Just Managing: Big Business in Small Businesses
Let the promise of tremendous change lure the venture money
and the easy headlines. The most successful entrepreneurs are the
ones who, instead of making promises, roll up their sleeves and
find a way to make money on the new world that is already here.
As author Peter Drucker puts it in Innovation and Entrepreneurship,
"Innovation is the specific tool of entrepreneurs, the means by
which they exploit change as an opportunity for a different business
or a service."
Indeed, exploiting change is a key concept in the entrepreneurial
Consider the emergence of the huge market spurred by the need
for existing small businesses to achieve basic competence on the
Web. While the world's largest companies have sufficient resources
to hire consultants and develop their own Internet technologies,
the 20 million or so small companies in this country are still grappling
with the most basic of questions: How can I set up an effective
Web site? How can I process orders and track customers online?
Answering such questions has enabled a handful of companies to
take off. Just as the folks who really made money during the Gold
Rush were the folks selling the pans and pickaxes, the companies
selling Web competencies to small businesses are growing healthily.
In fact, this space has become quite crowded during the past several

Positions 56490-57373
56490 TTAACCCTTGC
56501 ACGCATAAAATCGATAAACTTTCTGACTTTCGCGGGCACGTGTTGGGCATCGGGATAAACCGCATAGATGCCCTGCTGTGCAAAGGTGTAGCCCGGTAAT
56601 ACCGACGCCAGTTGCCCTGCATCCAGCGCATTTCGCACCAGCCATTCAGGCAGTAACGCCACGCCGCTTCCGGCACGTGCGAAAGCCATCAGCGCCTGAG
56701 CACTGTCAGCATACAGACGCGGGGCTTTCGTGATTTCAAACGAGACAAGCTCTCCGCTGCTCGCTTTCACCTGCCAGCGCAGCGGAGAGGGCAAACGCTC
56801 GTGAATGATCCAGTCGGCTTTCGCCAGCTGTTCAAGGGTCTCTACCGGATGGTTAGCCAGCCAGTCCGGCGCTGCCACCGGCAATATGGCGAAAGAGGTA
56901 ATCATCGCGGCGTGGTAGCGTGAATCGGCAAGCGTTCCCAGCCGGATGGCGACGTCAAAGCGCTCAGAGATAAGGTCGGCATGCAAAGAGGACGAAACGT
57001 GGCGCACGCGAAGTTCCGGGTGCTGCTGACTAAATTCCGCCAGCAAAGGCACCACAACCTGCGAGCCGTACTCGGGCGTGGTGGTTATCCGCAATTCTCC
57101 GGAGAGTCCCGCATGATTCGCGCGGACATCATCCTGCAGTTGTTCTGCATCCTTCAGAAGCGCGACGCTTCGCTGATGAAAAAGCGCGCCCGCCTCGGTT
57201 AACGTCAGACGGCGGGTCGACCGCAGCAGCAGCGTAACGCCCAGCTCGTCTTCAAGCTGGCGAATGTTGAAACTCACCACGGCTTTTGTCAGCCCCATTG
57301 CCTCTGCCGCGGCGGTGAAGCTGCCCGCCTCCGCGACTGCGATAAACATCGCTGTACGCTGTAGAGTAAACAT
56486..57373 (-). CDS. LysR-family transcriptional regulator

years, with competitors such as Onvia, vJungle and Allbusiness among
the many companies trying to become the big business serving small
While it's too soon to pick winners and losers in this exploding
market, the experience of two companies sheds light on what the
Net can support for small businesses.
First off, the Net has proved a fertile ground for service companies
that focus their attention on solving immediate and specific problems
for small businesses turning to the Net. That's certainly the case
with BizLand, a Burlington, Mass.-based company that helps small
companies with such basic competencies as setting up a Web site,
conducting online transactions, hosting real-time conferences and
offering search capabilities. BizLand also offers these services
on a private-label basis for the clients of companies such as Xerox
Soon, according to BizLand CEO Steve Sydness, clients will be
able to use his company's services to tap into a personalized "dashboard"
that tracks their key financial indicators. Small businesses will
be able to log on in the morning (or the dead of night, for that
matter) and immediately access key metrics such as outstanding receivables,
site traffic figures, online sales numbers and more. This focused
approach has enabled the company to sign on more than 1 million
customers, a fact that Sydness mentions as frequently as a politician
stumping for a recount.
But Sydness, who helped software company Great Plains grow from
a private, $6 million company to a public company with more than
$200 million in sales, now finds himself at a company struggling
to maintain a startup mentality in the face of rapid growth. So
BizLand has taken measures such as handing out its first "Big Drill"
award last week. The award, which recognizes individual ingenuity
and initiative, is intended as a reminder of the company's bootstrapping